By Michael E. Miller
By Allie Conti
By David Villano
By Jose D. Duran
By Michael E. Miller
By Allie Conti
By Kyle Swenson
By Luther Campbell
Anyone who wants an illustration of the incongruity of human settlement in Miami need only look as far as La Gorce Country Club the day after a heavy rainfall. To see the posh club's fastidiously manicured eighteen-hole golf course a couple of feet under water is to realize that despite man's best efforts to control it, nature will, in the end, have its way.
The course is carved into one of Miami Beach's ritziest neighborhoods. When the organization's members decided to redesign their links in 1994 ("To help the image of the club," explains general manager Darren Betz), they called on one of the world's greatest golfers and most prominent course designers, Jack Nicklaus, who practiced on those same fairways during his childhood. La Gorce shelled out $2.5 million for Nicklaus's efforts and got a splendid new facility -- on clear days. After a rain, though, it's another story; the course acquires a lake-belt of new water hazards and is difficult to play without a flat-bottom skiff.
"I wouldn't say it's a problem," posits Betz. "It's just a fact of life." He is being a little disingenuous: The situation is so displeasing that La Gorce has entered into legal arbitration proceedings against Nicklaus's firm, Golden Bear International, Inc., and Paragon Golf Construction, the contractors who rebuilt the course. But in his attempt to tone down the seriousness of the issue, Betz does inadvertently hit on the crux of the matter: Around here, flooding is indeed a fact of life. More to the point, most of Dade was once under water.
La Gorce is a reminder that in South Florida we live in the natural ecosystem but too often in defiance of it. Here the groundwater, our sole source of drinking water, is literally inches beneath our feet, and anything we pour or spill on the ground may well wind up there. The housing developments on our western flank are back-yard-to-hammock with the Everglades; to the east our condos cast afternoon shadows on the Atlantic. We're here only by elaborate contrivances -- drainage canals, levees, air-conditioning, and sunblock.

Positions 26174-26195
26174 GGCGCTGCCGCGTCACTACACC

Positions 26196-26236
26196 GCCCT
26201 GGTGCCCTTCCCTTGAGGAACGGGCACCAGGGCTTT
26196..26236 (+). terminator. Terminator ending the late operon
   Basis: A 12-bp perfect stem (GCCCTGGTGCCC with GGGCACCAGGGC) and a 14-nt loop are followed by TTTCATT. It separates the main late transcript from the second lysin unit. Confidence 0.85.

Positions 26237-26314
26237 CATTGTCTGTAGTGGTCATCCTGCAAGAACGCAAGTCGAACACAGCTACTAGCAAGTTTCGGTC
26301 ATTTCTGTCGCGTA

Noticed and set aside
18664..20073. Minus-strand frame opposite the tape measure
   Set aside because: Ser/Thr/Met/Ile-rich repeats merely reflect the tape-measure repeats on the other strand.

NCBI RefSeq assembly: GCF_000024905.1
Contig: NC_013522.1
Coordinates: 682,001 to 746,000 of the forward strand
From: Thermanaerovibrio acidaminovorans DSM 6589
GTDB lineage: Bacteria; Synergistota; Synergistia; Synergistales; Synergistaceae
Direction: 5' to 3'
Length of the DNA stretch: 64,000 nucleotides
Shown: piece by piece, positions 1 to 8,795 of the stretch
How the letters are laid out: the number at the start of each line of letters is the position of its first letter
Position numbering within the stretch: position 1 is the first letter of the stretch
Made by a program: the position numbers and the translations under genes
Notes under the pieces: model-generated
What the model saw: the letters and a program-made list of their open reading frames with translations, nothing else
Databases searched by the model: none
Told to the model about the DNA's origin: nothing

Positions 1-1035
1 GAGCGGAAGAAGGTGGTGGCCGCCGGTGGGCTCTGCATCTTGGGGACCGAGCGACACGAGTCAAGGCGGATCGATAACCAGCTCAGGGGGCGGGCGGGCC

Golf courses are no exception. Because they are green, they seem innocuous, but their threat to the ecosystem is more insidious than, say, a housing development in Kendall, where the battle line between man and nature is so clearly delineated. Historically, golf courses have been anathema to the environment: They use a tremendous amount of water for irrigation, disturb native soil and wildlife habitats, affect natural hydrology, increase stormwater runoff, and require an array of fertilizers and pesticides that pose a risk of contamination to both surface water and groundwater.
The fact that golf is not a naturally occurring phenomenon may come as a surprise to some in South Florida, where the sport is something of a religion and where 270 courses dapple the landscape. (Dade alone boasts 44, according to the Jupiter, Florida-based National Golf Foundation, a nonprofit trade association.) Here, as much as anywhere else in the U.S., golf and nature coexist in an extremely uncomfortable marriage, with the sport having the upper -- and more destructive -- hand. A debate between environmentalists and golfers about this awkward relationship has ensnared the sport around the world. But in South Florida, bastion of duffers and a unique and vulnerable ecosystem, the factions have been curiously quiet.
Once in a while, and usually in the very early morning or late afternoon, a man emerges from a warehouse hidden in the trees behind the seventeenth hole at the Golf Club of Miami. Wearing a full-length protective jumpsuit, gloves, and a respirator strapped to his face, he plods over to a small storage closet that reeks of chemical fumes and is filled with containers and sacks labeled with names like Orthene and MSMA 6.6 and Mancur and Sencor and Daconil 2787. Carefully measuring out small amounts of the substances, he mixes them with water in a three-gallon tank, which he straps to his back and hauls onto the course.
He's going to kill stuff.
Depending on the day and circumstances, his intended victims might be insects, fungi, or weeds, an array of life forms that threaten to corrupt the lush aesthetic of the golf course. Sometimes a three-gallon tank isn't enough to subdue the enemy, in which case a 150-gallon tank on wheels, equipped with a sixteen-foot spray boom, is deployed. Other times, when nourishment is the order of the day, a small tractor is pressed into service, pulling a large funnellike apparatus that sprays chemical fertilizer 40 feet in every direction.
Such practices go on at nearly all of the world's golf courses and are generally considered a necessary part of the game. But it is precisely this mindset that enrages environmentalists, who fear that all those chemicals will leach through the grass and soil into the groundwater, or wash into nearby surface water, and wreak havoc on the ecosystem.
Course superintendents say there's no cause for alarm if the chemicals are properly applied. "It's very important you follow the label," notes Earl Grey, an agronomy consultant for the county-owned Golf Club of Miami in northwest Dade. He and his fellow superintendents always weigh a number of factors, including area of application, time of day, and weather: Is it too close to a lake? How many hours should pass before golfers can play through? Will it rain and wash away all the chemicals before they can take effect? The selection alone is daunting: According to Grey, about twenty different insecticides, twenty to twenty-five fungicides, and ten to fifteen herbicides are in common use. "This is such a science, you know?" he says. "But I only use what I have to use to control the situation," he adds quickly. "I'm not an eradicator."